That day I walked around at lunchtime
with notes for a poem in one pocket
and a banana in the other,
the larches were so beautiful,
all fuzzy as if making their minds up
and a hawk circling above
a vole who had plans for the afternoon
and was on his way home
with the vole equivalent of groceries
and a piece of news he was dying
to impart, and if he never made it
he might be consoled that I put him,
all quivering and velvet-pawed,
into this poem before I ate the banana.
I wish I could remember its name,
that café in Reading in the sixties
that was open all night. Like home,
if you went there, they had to let you in.
Sometimes it was buzzing with students
high on caffeine, pot, alcohol, love.
You’d slide onto a bar stool
and nod, knowing they wouldn’t judge,
that they’d understand this need
you had to just keep going,
to join one day to the next
without a pause in between.
Sometimes you’d go there with a lover
after the halls’ curfew, after chucking out time
at The Three Tuns, after climbing over
the cemetery wall, reciting Reading Gaol
It seemed that if you slept
the summer of love would pass you by
and you’d lie alone in your single bed
till the dull sun peered through the curtains.
The letter that never arrives,
a snatch of song through an open door,
a delicacy that’s off the menu,
that warm fur coat in Harrods’ window,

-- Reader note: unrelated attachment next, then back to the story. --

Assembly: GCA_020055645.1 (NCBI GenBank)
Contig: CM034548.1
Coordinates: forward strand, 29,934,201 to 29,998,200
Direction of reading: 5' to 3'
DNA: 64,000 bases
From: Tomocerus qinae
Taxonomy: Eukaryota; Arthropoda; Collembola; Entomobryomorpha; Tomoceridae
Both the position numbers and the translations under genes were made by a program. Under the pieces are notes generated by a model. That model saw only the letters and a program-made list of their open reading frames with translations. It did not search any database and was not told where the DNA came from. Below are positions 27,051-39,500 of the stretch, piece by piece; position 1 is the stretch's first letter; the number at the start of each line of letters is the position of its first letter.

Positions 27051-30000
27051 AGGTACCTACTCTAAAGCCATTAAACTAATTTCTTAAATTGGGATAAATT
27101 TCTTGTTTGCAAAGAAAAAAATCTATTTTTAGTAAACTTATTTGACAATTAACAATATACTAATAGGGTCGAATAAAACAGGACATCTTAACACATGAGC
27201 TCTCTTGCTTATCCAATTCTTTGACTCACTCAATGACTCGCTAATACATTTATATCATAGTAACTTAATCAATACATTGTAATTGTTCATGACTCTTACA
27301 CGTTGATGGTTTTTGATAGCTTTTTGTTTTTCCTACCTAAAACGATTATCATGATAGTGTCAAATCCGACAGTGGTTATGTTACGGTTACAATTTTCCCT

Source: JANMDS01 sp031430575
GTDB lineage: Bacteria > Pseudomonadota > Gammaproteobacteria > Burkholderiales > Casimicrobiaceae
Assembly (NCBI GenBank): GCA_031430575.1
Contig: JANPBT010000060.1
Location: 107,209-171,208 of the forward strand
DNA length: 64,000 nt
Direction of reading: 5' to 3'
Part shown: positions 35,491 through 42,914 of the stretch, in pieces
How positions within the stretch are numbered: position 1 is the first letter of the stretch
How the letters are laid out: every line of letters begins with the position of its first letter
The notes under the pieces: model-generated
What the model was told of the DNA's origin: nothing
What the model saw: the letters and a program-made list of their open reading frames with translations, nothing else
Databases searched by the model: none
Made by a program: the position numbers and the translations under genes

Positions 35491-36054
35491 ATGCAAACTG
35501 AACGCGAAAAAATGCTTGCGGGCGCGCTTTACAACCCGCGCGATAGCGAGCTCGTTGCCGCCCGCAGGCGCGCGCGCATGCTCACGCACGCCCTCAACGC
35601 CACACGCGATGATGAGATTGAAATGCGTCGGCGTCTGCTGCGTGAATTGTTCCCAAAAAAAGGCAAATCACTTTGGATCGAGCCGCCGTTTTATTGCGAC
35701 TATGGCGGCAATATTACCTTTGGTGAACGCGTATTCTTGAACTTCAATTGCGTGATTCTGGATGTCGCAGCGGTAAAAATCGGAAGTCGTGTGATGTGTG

the last bottle of red from the Mary Rose.
A bed – oh yes, a bed – the kind you sink into
with sheets so white, so new they creak.
A view of an ocean with sherbet waves,
an uncut first edition Keats locked inside a cabinet;
they wear white gloves to show you it.
Winter, though. Winter. Dead silence
in a forest of tippexed trees.
The first time I saw you naked
I said, ‘You’re so beautiful.
How can you possibly want me?’
and you replied that I was beautiful too
but I think you were just saying that.
I wasn’t. I meant it. I’d never seen anything
more lovely, never wanted anything so much
and you were mine for that one night.
I held the most beautiful thing I’d seen,
the thing I most wanted.
Not many people can say that.
Carole Bromley’s second collection, The Stonegate Devil, was published in October by Smith/Doorstop. She will be judging the York Literature Festival/YorkMix Poetry Competition which opened for entries on November 1st. Carole holds poetry surgeries in York for The Poetry Society (see the website for full details). Her website is at carolebromleypoetry.co.uk/